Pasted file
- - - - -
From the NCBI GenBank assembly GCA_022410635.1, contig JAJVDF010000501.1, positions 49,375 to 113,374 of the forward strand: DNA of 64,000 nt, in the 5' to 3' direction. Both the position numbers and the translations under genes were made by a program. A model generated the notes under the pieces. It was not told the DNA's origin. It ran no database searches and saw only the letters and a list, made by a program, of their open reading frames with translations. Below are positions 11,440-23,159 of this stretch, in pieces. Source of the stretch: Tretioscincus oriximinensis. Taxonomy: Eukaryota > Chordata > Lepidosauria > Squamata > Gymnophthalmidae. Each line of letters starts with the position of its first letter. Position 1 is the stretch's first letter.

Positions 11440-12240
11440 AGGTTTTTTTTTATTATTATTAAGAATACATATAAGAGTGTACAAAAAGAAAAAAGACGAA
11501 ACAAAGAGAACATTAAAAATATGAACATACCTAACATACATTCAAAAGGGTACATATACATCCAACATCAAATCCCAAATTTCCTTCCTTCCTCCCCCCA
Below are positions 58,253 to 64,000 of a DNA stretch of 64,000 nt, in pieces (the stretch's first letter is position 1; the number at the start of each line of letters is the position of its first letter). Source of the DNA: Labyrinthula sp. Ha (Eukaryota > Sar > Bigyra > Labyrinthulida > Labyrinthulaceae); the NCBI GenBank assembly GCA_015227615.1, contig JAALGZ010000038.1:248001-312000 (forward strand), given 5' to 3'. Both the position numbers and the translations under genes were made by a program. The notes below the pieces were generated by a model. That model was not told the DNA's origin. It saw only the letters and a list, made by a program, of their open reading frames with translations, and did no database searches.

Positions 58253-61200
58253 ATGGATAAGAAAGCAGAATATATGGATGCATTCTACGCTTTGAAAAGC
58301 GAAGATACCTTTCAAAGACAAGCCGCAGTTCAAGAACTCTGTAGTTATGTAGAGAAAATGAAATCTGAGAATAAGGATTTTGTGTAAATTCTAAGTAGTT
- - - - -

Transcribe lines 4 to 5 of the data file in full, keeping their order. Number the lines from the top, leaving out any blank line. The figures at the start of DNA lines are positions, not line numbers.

11501 ACAAAGAGAACATTAAAAATATGAACATACCTAACATACATTCAAAAGGGTACATATACATCCAACATCAAATCCCAAATTTCCTTCCTTCCTCCCCCCA
Below are positions 58,253 to 64,000 of a DNA stretch of 64,000 nt, in pieces (the stretch's first letter is position 1; the number at the start of each line of letters is the position of its first letter). Source of the DNA: Labyrinthula sp. Ha (Eukaryota > Sar > Bigyra > Labyrinthulida > Labyrinthulaceae); the NCBI GenBank assembly GCA_015227615.1, contig JAALGZ010000038.1:248001-312000 (forward strand), given 5' to 3'. Both the position numbers and the translations under genes were made by a program. The notes below the pieces were generated by a model. That model was not told the DNA's origin. It saw only the letters and a list, made by a program, of their open reading frames with translations, and did no database searches.